Faith of our fathers

June is the month for garden tours featuring daylilies in Tennessee, as they are usually at their peak. Today was no exception. With two friends as “enablers,” I went shopping at another friend’s beautiful garden for a few more daylilies to add to my burgeoning collection.

Some new varieties will now grace the garden, with features such as ruffled edges, petaloid segments, and vivid eye zones.

Of course the garden still contains a few “heirloom” daylilies, in stark contrast to some of today’s fancy new additions. I like the old, but also love the new.

For instance – this year, I’ll be growing the old tried-and-true “Kentucky Wonder” pole beans, a favorite of Dad’s.

It’s that time of year when the focus is on fathers again, and many Christians will be singing of the “faith of our fathers.” It is truly a beautiful thing to see a genuine love for God passed down from one generation to the next.

However, many times that faith is only passed down in the way that the uglier orange daylilies are also passed down. It is with a grudging sense of duty that many so-called Christians follow their parents’ lead in matters of faith.

A young man recently confided in us that his faith had been shaken at an early age when he was told that some prophecies had never been fulfilled. He went through years of just going through the motions in the denomination where he was raised.

It was only after reaching adulthood that he felt that he had arrived at a saving faith, but in his case he felt he had to close his eyes to what he perceived as God’s unkept promises, and “just trust.”

Is this man relying on the hope that his forebears got it right when they believed God? If so, it can be easily shaken again. Was his hope that simply “accepting Jesus into his heart” is enough to ensure that the blood of Jesus will wash away his sins? Not according to Scripture (Acts 22:16, Acts 2:38, Mark 16:16).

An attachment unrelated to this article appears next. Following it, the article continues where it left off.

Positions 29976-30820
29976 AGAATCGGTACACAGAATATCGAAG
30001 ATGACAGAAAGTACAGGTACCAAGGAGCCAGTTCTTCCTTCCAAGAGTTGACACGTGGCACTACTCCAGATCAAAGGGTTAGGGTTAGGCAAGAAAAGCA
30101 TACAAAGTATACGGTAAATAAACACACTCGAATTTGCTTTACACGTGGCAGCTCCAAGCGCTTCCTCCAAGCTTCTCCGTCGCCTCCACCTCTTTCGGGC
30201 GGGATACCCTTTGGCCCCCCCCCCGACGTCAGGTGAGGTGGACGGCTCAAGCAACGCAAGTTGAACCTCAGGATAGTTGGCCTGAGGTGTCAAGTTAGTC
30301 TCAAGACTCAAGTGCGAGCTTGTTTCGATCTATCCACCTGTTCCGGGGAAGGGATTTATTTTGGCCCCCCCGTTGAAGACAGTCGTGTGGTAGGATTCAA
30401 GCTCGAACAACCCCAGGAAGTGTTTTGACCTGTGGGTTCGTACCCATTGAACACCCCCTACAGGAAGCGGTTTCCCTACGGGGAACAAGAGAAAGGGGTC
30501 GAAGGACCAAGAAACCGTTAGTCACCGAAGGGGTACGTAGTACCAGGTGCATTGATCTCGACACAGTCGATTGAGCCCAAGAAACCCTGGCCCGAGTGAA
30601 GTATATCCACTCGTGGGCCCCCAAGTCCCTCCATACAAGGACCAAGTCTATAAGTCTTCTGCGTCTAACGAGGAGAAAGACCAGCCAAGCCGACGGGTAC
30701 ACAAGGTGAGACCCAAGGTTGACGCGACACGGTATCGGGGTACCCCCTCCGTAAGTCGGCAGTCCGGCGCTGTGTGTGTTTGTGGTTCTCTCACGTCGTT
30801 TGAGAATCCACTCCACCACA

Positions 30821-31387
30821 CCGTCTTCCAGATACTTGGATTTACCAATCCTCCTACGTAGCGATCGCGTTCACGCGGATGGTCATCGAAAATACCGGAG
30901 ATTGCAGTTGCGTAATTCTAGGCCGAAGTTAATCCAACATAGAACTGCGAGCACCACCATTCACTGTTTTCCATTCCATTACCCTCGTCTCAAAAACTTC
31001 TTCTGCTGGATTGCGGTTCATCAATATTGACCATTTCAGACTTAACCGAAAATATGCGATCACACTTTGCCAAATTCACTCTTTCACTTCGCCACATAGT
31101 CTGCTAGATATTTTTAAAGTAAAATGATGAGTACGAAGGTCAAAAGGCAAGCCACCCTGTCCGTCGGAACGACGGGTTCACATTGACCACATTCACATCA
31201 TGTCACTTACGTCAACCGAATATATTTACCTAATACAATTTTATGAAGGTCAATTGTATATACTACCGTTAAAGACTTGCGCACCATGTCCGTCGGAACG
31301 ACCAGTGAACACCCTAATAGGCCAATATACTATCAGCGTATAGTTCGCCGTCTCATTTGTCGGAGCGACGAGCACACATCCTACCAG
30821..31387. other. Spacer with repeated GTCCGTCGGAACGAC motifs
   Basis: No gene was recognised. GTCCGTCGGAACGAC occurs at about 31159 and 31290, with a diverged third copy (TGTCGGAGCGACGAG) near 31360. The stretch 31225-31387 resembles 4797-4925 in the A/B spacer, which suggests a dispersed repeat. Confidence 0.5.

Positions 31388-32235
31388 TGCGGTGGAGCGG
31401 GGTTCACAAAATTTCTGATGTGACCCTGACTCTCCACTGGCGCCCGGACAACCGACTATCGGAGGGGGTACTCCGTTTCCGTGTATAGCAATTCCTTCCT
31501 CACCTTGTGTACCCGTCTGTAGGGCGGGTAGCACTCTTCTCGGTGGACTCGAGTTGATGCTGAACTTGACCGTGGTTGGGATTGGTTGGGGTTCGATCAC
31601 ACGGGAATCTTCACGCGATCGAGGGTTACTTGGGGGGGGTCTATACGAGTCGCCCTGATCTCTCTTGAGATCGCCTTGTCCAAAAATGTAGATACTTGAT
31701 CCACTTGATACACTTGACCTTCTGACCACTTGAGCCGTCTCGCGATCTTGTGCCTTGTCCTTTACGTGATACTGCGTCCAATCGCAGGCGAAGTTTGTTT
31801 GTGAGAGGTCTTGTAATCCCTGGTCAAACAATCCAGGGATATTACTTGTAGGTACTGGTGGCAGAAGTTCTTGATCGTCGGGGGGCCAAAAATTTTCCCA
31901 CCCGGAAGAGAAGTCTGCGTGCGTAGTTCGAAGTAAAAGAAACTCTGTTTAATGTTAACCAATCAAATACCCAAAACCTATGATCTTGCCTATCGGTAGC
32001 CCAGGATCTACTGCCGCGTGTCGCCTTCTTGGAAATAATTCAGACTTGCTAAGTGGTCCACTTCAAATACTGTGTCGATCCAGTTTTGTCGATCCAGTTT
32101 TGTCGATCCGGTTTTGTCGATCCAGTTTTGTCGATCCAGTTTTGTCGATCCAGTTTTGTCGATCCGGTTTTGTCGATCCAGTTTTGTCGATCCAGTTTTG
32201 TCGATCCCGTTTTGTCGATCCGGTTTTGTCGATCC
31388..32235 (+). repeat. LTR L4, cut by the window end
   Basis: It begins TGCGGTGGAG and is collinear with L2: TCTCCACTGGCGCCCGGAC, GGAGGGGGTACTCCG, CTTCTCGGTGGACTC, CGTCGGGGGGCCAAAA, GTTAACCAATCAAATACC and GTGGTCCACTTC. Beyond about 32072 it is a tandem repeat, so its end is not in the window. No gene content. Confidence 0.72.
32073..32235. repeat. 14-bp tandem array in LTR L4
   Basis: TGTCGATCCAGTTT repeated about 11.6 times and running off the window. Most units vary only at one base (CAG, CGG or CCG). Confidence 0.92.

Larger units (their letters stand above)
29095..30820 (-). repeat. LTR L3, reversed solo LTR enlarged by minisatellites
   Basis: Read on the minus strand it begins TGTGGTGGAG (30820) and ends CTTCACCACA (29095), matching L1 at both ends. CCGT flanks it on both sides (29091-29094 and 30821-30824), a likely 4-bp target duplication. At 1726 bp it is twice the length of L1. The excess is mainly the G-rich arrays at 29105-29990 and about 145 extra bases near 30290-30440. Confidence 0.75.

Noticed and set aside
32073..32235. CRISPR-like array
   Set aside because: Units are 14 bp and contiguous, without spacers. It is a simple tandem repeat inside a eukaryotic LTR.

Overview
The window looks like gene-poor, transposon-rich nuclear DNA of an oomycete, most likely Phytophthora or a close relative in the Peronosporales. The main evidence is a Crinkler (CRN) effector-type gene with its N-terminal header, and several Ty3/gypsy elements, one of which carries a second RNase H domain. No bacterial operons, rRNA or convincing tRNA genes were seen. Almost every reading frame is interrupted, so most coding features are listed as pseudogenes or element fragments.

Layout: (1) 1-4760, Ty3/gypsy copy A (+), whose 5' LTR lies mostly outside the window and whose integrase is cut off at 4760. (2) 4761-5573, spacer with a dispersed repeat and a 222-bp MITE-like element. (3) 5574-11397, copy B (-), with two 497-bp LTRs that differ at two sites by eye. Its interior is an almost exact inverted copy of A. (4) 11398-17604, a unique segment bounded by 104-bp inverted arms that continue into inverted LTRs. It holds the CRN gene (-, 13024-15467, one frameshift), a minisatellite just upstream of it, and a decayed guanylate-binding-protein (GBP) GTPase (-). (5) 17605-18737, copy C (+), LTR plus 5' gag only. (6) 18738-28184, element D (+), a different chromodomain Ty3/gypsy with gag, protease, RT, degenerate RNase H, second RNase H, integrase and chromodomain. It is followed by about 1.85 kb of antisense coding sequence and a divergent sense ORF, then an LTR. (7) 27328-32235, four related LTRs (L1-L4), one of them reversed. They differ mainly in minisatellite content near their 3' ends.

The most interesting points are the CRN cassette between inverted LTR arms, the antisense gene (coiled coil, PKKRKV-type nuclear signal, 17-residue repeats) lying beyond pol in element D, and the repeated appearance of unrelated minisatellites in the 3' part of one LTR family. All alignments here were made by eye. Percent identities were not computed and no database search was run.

In the case he cited of the prophecy in Ezekiel 26:1-14 – that the city of Tyre would never be rebuilt – he was unaware of the fact that the city spoken of in the prophecy is now below sea level. It is truly, as Ezekiel foretold, “a place for the spreading of nets” (Ezekiel 26:14, NASB).

I have since sent links to archaeological proof of the fulfillment of this prophecy, with an invitation to study other prophecies that someone may have misled him about. While it is commendable to trust God even when we don’t understand all of his ways, we are not left with the choice to trust blindly or disbelieve.

What’s worse, we may be found to believe a lie. My own mother and father were atheists. Their faith that the universe’s intricate design appeared by accident seemed unfounded, so I searched further. “Seek and you will find” (Luke 11:9).

Even among those who call themselves Christians, hundreds of denominations compete for your attention. If we simply follow and do not search, we could easily go in one of those incorrect paths we are warned against in Matthew 7:13-29.

Websites and materials such as Apologetics Press, Focus Press, and Searching For Truth have made it unnecessary for anyone to go through life doubting, or just going through the motions of religion but denying the power of it.

Lay hold of the faith of THE Father, not necessarily of our earthly fathers.

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